Goby survival strategy
If you’ve ever dived over a sandy bottom like the one in Ko Haa Lagoon, you may have noticed very small, blenny-like creatures dotted around the place, looking just like they’re discussing important events from the doorway of their houses (holes in the sand to you and I). These creatures are one of my favourite fish – the goby. You may also have noticed that the minute you swim close they’re gone like a flash into the safety of aforementioned hole.
Have you ever stopped to wonder though, how does this tiny creature, possessed with no way of digging, keep his one means of survival continually clear and free of sandy, pebbly debris?
Enter the Heroic Partner Shrimp
If you wait next to a goby hole for just 30 seconds and you manage not to scare the goby away, you’ll see a cool sight. Up and down, in and out – the goby’s best friend and ally, the partner shrimp will be seen industriously and never-endingly using his claws like a mini dump truck to push fine sand out, haul larger chunks and pebbles over the side and generally make sure the burrow stays clear. The partner shrimp’s work is never done – he appears and disappears with clockwork regularity to keep the escape route viable. The goby on the other hand sits at the entrance and keeps watch.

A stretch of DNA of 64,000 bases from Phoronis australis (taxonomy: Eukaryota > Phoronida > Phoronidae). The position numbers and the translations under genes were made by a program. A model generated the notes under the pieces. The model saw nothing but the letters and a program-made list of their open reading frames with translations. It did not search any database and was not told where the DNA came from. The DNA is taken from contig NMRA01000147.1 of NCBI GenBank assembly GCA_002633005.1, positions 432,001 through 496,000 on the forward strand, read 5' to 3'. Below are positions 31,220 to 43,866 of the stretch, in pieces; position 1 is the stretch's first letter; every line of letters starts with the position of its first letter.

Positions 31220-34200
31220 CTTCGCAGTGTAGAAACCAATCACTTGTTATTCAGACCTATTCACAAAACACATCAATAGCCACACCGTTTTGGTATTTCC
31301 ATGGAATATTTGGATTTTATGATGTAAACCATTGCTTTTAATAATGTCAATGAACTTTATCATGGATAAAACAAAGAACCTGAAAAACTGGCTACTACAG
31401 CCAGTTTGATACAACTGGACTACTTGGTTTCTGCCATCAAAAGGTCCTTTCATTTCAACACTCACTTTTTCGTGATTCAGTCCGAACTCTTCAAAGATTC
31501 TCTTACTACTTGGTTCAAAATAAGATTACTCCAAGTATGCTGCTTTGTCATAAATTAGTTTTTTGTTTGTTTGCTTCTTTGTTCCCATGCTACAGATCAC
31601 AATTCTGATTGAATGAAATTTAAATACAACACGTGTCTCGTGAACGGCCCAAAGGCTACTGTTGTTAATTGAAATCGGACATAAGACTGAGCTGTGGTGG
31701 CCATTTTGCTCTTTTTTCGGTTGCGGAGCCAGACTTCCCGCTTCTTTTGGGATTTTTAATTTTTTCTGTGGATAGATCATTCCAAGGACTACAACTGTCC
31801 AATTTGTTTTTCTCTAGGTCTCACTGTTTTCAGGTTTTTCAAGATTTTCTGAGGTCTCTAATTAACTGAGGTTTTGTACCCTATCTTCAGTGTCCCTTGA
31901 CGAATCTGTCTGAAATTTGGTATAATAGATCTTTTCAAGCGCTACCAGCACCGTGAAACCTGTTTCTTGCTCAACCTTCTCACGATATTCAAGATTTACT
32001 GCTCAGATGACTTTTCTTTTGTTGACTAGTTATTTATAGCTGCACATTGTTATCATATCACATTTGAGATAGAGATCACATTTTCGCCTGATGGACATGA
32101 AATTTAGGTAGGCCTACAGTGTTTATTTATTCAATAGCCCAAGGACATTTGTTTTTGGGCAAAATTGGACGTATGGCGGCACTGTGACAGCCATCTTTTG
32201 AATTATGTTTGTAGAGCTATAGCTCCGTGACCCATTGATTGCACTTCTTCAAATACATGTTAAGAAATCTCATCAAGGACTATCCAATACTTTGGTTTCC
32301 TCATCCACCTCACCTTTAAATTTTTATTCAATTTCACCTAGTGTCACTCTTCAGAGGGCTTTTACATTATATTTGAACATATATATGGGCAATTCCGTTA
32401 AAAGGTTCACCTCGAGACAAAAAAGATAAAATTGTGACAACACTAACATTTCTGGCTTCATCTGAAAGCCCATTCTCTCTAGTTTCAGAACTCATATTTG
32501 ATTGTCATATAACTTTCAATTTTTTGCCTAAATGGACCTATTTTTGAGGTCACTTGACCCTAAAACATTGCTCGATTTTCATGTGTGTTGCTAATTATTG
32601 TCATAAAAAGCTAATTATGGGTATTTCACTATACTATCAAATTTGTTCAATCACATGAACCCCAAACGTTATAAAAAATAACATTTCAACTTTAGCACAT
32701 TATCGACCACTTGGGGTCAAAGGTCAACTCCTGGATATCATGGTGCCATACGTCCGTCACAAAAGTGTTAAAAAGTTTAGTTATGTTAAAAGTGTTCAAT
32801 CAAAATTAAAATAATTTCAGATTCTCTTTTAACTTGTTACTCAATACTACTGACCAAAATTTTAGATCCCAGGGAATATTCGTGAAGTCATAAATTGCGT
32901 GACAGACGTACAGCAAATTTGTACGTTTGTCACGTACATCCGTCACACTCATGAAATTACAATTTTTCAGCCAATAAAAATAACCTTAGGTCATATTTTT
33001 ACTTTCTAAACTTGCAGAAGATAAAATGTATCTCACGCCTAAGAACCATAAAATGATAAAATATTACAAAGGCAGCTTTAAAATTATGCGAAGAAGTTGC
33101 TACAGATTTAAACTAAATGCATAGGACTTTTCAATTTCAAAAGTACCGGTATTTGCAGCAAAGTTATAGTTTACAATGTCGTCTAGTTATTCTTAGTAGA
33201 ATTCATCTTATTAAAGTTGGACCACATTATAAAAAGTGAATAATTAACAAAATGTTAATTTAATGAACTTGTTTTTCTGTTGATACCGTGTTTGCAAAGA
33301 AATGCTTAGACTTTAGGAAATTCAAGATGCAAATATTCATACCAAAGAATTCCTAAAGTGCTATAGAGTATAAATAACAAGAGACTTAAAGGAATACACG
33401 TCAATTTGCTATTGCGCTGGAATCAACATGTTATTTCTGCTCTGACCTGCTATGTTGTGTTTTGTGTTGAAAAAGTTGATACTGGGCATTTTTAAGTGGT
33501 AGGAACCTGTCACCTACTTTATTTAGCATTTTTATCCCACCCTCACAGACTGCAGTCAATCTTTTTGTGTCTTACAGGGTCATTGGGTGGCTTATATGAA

What’s in it for the Shrimp?
You may ask why the shrimp bothers? He’s the one doing all the heavy work while the goby sits and chats with the other gobies. Yet all goby shrimp pairs operate in this way. It turns out that the partner shrimp is blind and if he stays alone he cannot protect himself from predators. So now we start to see how this amazing symbiotic relationship works. Apart, the goby shrimp pairs are too vulnerable – the shrimp can’t see and the goby can’t dig – but together they’re an unbeatable force. The goby keeps watch and the shrimp digs, whilst keeping one antenna in contact with the goby. If the goby senses danger he alerts the shrimp and they go into the burrow together.
The story of the goby shrimp pairs is one of the many stories of symbiotic relationships existing beneath our waves. And as a diver, I feel very privileged to witness this amazing relationship in its wild and natural setting. As it should be.